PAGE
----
Jean Graham v. Louis T. Pirkey--Appeal from 98th District Court of Travis County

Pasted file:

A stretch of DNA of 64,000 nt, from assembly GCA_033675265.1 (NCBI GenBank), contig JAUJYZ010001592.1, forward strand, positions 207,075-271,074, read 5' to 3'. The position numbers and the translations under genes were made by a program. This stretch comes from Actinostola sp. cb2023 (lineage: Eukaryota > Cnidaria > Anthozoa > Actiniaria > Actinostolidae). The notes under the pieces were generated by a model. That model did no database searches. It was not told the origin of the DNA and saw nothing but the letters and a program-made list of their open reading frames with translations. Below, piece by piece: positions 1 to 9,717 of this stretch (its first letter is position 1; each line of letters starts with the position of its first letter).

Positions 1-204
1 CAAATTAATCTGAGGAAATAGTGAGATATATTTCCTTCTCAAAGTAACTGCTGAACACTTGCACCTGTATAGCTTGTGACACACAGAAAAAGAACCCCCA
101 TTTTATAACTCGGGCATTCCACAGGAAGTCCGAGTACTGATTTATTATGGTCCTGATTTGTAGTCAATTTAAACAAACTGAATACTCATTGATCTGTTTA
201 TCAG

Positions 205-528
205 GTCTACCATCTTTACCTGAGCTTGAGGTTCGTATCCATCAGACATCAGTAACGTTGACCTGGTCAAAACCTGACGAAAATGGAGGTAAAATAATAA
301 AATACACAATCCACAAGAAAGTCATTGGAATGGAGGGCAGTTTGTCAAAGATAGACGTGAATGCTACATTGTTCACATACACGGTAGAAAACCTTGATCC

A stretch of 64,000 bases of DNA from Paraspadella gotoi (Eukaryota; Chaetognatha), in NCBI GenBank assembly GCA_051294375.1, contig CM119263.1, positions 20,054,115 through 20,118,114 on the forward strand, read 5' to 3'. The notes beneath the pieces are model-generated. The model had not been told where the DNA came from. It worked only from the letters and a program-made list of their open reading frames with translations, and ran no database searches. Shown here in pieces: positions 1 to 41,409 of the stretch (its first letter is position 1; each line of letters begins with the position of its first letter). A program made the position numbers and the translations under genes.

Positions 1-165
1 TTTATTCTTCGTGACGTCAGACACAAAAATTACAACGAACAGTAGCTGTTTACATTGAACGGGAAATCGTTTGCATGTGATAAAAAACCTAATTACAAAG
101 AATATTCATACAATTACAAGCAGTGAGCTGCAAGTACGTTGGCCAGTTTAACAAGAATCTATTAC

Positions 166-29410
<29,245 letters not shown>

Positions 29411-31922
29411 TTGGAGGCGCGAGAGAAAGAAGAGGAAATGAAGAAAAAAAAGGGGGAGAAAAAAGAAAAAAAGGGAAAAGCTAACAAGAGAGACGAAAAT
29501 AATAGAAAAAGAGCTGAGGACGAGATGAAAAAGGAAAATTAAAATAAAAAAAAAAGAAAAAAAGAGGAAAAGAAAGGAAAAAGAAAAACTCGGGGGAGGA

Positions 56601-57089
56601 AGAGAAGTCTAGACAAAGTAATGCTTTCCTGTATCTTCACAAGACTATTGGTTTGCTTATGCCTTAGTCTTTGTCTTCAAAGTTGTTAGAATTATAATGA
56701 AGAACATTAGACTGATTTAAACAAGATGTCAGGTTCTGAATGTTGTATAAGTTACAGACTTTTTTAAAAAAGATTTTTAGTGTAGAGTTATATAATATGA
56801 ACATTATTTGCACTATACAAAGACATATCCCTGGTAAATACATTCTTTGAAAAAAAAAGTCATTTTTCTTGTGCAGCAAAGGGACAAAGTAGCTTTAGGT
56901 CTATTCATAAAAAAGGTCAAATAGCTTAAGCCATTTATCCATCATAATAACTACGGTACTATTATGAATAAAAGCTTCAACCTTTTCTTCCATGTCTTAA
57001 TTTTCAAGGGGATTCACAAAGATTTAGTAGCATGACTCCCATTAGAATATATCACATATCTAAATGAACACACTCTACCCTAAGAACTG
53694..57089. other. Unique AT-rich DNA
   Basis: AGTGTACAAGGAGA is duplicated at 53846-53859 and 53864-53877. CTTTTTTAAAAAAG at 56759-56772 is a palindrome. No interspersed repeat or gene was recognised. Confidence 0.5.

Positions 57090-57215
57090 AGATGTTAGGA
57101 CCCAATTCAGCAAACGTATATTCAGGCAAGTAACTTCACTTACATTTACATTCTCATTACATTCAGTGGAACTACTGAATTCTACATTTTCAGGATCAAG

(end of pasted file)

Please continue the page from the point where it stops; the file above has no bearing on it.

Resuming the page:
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TEXAS COURT OF APPEALS, THIRD DISTRICT, AT AUSTIN NO. 03-05-00542-CV Jean Graham, Appellant v. Louis T. Pirkey, Appellee FROM THE DISTRICT COURT OF TRAVIS COUNTY, 98TH JUDICIAL DISTRICT NO. GN400163, HONORABLE MARGARET A. COOPER, JUDGE PRESIDING OPINION Jean Graham sued Louis Pirkey for damages stemming from nuisance, trespass, and the unlawful diversion of water onto her property. Pirkey moved for summary judgment alleging that Graham s claims were barred by the statute of limitations. The district court granted Pirkey s motion and dismissed all of Graham s claims. Because we hold that issues of material fact exist as to some of Graham s claims, we affirm the summary judgment in part and reverse and remand in part for further proceedings. BACKGROUND Graham and Pirkey are neighbors whose homes are situated on adjacent lakefront tracts. In 1990, John Steele, the previous owner of Pirkey s property, graded and leveled part of his land to install a pool and a new driveway. At the same time, the record indicates that Steele also installed a new drainage pipe that diverted rainwater runoff to Graham s property. Pirkey acquired the property in 1991, shortly after Steele added these improvements. Graham insists that these modifications altered the pre-existing drainage pattern for rainwater runoff and caused large amounts of surface water to be diverted onto her property, damaging her deck and eroding portions of her backyard. Graham complained to Pirkey. In response to Graham s complaints, Pirkey asked Tom Hall, Steele s contractor, to investigate whether the erosion on Graham s property was due to diverted runoff. In July 1993, Pirkey sent a letter to Graham informing her that Hall had inspected the properties and was of the opinion that the problems with your deck have to do with poor construction and the erosion which occurred when Lake Travis flooded in late 91 and early 92. However, Pirkey agreed to inquire as to whether there was a feasible solution for preventing water from flowing onto Graham s property. Graham hired Thomas Loomis, a professional engineer and hydrologist, to perform a preliminary drainage analysis. In April 1996, Loomis sent a letter to Graham in which he discussed his findings. Loomis asserted that flows have been diverted by your neighbor such that they now enter your property in a location different from where they did prior to the construction . . . of a drainage pipe and inlet system. 1 Loomis suggested that the footings of the lower portion of 1 The inlet to the drainage pipe consisted of an eight inch diameter pipe that extended from a small wall that partially surrounded a sump area. Loomis concluded that the drainage system was designed to allow water to pool in the sump area while it drains into the pipe which channels it to the rear of Graham s property. 2 [Graham s] backyard deck have been undercut by the erosive flows from surface runoff supplied from the new pipe outflows. 2 In 2002, Pirkey removed the wall that channeled rainwater into the sump area surrounding the drainage pipe added in 1990. Graham claims that the removal of the wall further altered the directional flow of the diverted water, creating a new runoff channel that dumps water on the front of her property and has now destroyed her front yard fence and other portions of her yard. In January 2004, Graham sued Pirkey in district court for damages stemming from nuisance, trespass and the alleged unlawful diversion of water.3 Pirkey generally denied Graham s allegations and moved for summary judgment, asserting that all of Graham s claims were barred by the statute of limitations. Based on the supreme court s holding in Schneider Nat l Carriers, Inc. v. Bates, 147 S.W.3d 264 (Tex. 2004), Pirkey argued that the runoff from each rainfall constitutes a permanent nuisance, that Graham s cause of action accrued in 1990, and that the applicable limitations period expired two years later. In Schneider several renters and homeowners, who had resided near the Houston Ship Channel for at least two years, alleged that their property was constantly covered with dirt and soot 2 In September or October 1998, Graham s lower deck began to crack and the stairs washed away. 3 In March 1999, Graham sued Pirkey in Travis County small claims court. In May 2000, she filed a separate lawsuit in the county court at law. The small claims court suit was first abated and then consolidated with the county court at law suit in November 2000. The consolidated lawsuit was dismissed with prejudice for want of prosecution in October 2003. The record does not reveal if there was any settlement preceding the 2003 dismissal. 3 that emanated from the defendants manufacturing operations.4 Schneider, 147 S.W.3d at 268. The residents affidavits indicated that the offensive conditions were ongoing and frequent. Id. The defendants moved for summary judgment on limitations asserting that the residents affidavits established as a matter of law that their claims alleged permanent nuisances. Id. at 269. The supreme court held: If a nuisance occurs several times in the years leading up to a trial and is likely to continue, jurors will generally have enough evidence of frequency and duration to reasonably evaluate its impact on neighboring property values. In such cases, the nuisance should be treated as permanent, even if the exact dates, frequency, or extent of future damage remain unknown. Conversely, a nuisance as to which any future impact remains speculative at the time of trial must be deemed temporary. Id. at 280. Applying this distinction to the residents claims, the supreme court found that none of the residents affidavits alleged conditions that were so sporadic or unpredictable that a jury would have to guess their effect. Id. at 291. Therefore, the supreme court held that the nuisances were permanent and that the residents claims were barred by the statute of limitations. Id. at 291-93. In response to Pirkey s motion for summary judgment, Graham claimed that Pirkey substantially changed the original nuisance in 2002 by removing the wall that channeled water into the sump area and, ultimately, into the drainage pipe. Graham maintains that this act created a new 4 The supreme court noted that the limitations period for a private nuisance claim is two years. Schneider Nat l Carriers, Inc. v. Bates, 147 S.W.3d 264, 270 (Tex. 2004); see also Tex. Civ. Prac. & Rem. Code Ann. § 16.003(a) (West Supp. 2005). 4 and distinct nuisance. The district court granted Pirkey s summary-judgment motion and dismissed all of Graham s claims. This appeal followed. STANDARD OF REVIEW Summary judgment is appropriate when there is no genuine issue as to any material fact and judgment should be granted in favor of the movant as a matter of law. Diversicare Gen. Partner, Inc. v. Rubio, 185 S.W.3d 842, 846 (Tex. 2005); KPMG Peat Marwick v. Harrison County Hous. Fin. Corp., 988 S.W.2d 746, 748 (Tex. 1999). When reviewing a summary judgment, we take as true all competent evidence favorable to the nonmovant and we indulge every reasonable inference and resolve any doubts in the nonmovant s favor. Southwestern Elec. Power Co. v. Grant, 73 S.W.3d 211, 215 (Tex. 2002). A defendant moving for summary judgment on the affirmative defense of limitations has the burden to (1) conclusively prove when the cause of action accrued and (2) negate the discovery rule, if it applies and has been pleaded or otherwise raised.5 Diversicare Gen. Partner, 185 S.W.3d at 846; KPMG, 988 S.W.2d at 748. If a movant establishes that the statute of limitations bars an action, the nonmovant must then adduce summary judgment proof raising a fact issue in avoidance of limitations. KPMG, 988 S.W.2d at 748. DISCUSSION On appeal, Graham contends that the district court erred in granting summary judgment for Pirkey on the basis of limitations because (1) she raised an issue of material fact 5 The applicability of the discovery rule was not pled below and is not an issue on appeal. 5 regarding a substantial change in the nature of the nuisance, and (2) her cause of action alleging a violation of section 11.086 of the water code was timely filed. Nuisance In her first issue, Graham contends that the district court erred in granting summary judgment on the basis of limitations because she raised an issue of material fact concerning whether Pirkey created a new nuisance by removing the wall in 2002. Graham insists that the statute of limitations does not bar her claim for damages stemming from the new nuisance because her suit was filed within two years of the date the wall was removed. A nuisance is a condition that substantially interferes with the use and enjoyment of land by causing unreasonable discomfort or annoyance to persons of ordinary sensibilities. Schneider, 147 S.W.3d at 269. The limitations period for a private nuisance claim is two years. See Tex. Civ. Prac. & Rem. Code Ann. § 16.003 (West Supp. 2005); Schneider, 147 S.W.3d at 270. As with many other common-law claims, the accrual date of a common-law nuisance is not defined by statute. Schneider, 147 S.W.3d at 270. The accrual of a nuisance claim depends on whether the nuisance alleged is permanent or temporary. Id. A permanent nuisance claim accrues when injury first occurs or is discovered; a temporary nuisance claim accrues anew upon each injury. Id. Accrual of limitations is a question of law for the court. Id. at 274-75. The Schneider court acknowledged that a distinct or substantially changed nuisance may accrue at a later date than the original nuisance. Id. at 279. The court also noted that limitations would not bar a nuisance suit asserting an entirely new and different injury to new property due to new forces. Id. Thus, an old nuisance does not excuse a new and different one. Id. at 280. 6 Graham s written response to Pirkey s motion asserted that the summary-judgment evidence raised an issue of material fact as to whether the removal of the wall around the drainage pipe and sump area in 2002 substantially changed the nature of the original nuisance and created a new and distinct nuisance. In her affidavit, Graham stated: After February 2002, the pipe header wall was removed causing the third new street runoff flow. . . . This new runoff channeling has destroyed our front yard fence and the backyard porch walls and awning supports. . . . The removal of the pipe header wall caused the water to now flow directly over the pipe instead of away from it, once the pipe becomes overwhelmed with runoff. Instead of being forced back onto the street by this header wall, the street runoff now flows over the pipe and through our front yard fence and over our yard. As well, the removal of the pipe header wall reduced the head pressure of the water entering the pipe reducing the flow through the pipe. . . . This wall removal not only changed the flow pattern outside of the pipe but also increased the outside flow as well with less water running through the pipe. In addition, Loomis s 1996 report indicates that the wall was designed to be a functional component of the drainage system added in 1990. It is undisputed that the diverted water constituted a recurring permanent nuisance under the holding announced in Schneider. Id. And there is no dispute that the diversion of water began and was discovered in 1990. We agree with Pirkey that any damages incurred because of Steele s installation of the drainage pipe, grading and leveling in 1990 are barred by limitations. See id. at 270. However, taking Graham s summary-judgment evidence as true and indulging every inference in Graham s favor, we hold that Graham showed there was a fact question as to whether Pirkey s removal of the wall in 2002 substantially changed the original nuisance to such an extent that a new and distinct nuisance was created. Id. at 279-80; see also Southwestern Elec. Power Co., 7 73 S.W.3d at 215. Consequently, Pirkey did not carry his summary judgment burden of establishing that all of Graham s claims are barred by the statute of limitations. Diversicare Gen. Partner, 185 S.W.3d at 846. If a new nuisance was created in 2002, Graham s claims for those damages would not be barred by limitations. We hold that the district court erred in granting summary judgment in favor of Pirkey as to Graham s claims stemming from the 2002 removal of the wall. Section 11.086 of the water code In her second issue, Graham claims that the district court erred in granting summary judgment on her claim that Pirkey violated section 11.086 of the water code by unlawfully diverting water onto her property. Section 11.086 states: No person may divert . . . the natural flow of surface waters in this state . . . in a manner that damages the property of another by the overflow of the water diverted. Tex. Water Code Ann. § 11.086(a) (West 2000). Because section 11.086 establishes a statutory cause of action, Graham insists that the district court erroneously applied the rule announced in Schneider, pertaining to the accrual of a common-law nuisance claim, to determine that her cause of action under the water code was barred by the statute of limitations. Pirkey maintains that Graham s water code claim was subject to the two-year statute of limitations for damages to land imposed by section 16.003(a) of the civil practices and remedies code. Section 16.003(a) requires a person to bring suit for trespass for injury to the estate or to the property of another . . . not later than two years after the day the cause of action accrues. Tex. Civ. Prac. & Rem. Code Ann. § 16.003(a) (West Supp. 2005). Actions for damage to real property must be brought within two years of the injury. Veliscol Chem. Corp. v. Winogad, 956 S.W.2d 529, 530 8 (Tex. 1997) (citing Tex. Civ. Prac. & Rem. Code Ann. § 16.003). Similarly, the Schneider court recognized that the limitations period for a private nuisance claim is two years. Schneider, 147 S.W.3d at 270 (citing Tex. Civ. Prac. & Rem. Code Ann. § 16.003). In addition, the Fourteenth Court of Appeals has specifically held that a two-year statute of limitations applies to claims brought under section 11.086 of the water code. See Anders v. Mallard & Mallard, Inc., 817 S.W.2d 90, 95 (Tex. App. Houston [14th Dist.] 1991, no writ). We agree with Pirkey that a two-year statute of limitations applies to Graham s water code claims. We have held that issues of material fact exist with regard to whether the 2002 removal of the wall around the drainage pipe and sump area created a new nuisance. Similarly, there is a material fact issue as to whether the removal of the wall and the resulting change in the directional flow of the diverted water constituted a second violation of water code section 11.086. Any statutory cause of action for damages predicated on the 1990 diversion of water is barred by the statute of limitations. However, because there are fact issues regarding whether the removal of the wall constituted a second water code violation that created new damages, and because Graham s suit was filed within two years from the date the wall was removed, we hold that the district court erred in granting summary judgment in Pirkey s favor as to these claims on the basis of limitations. CONCLUSION We affirm the district court s summary judgment as to Graham s claims for damages from nuisance, trespass, or statutory diversion of water that were caused by the 1990 modifications to Pirkey s property. However, because we hold that issues of material fact exist, we reverse the summary judgment in part and remand for further proceedings to determine whether Pirkey created 9 a new nuisance in 2002 that caused new and distinct damages to Graham s property and whether there was a second violation of the water code. Bea Ann Smith, Justice Before Justices B. A. Smith, Patterson and Puryear Affirmed in Part; Reversed and Remanded in Part Filed: July 21, 2006 10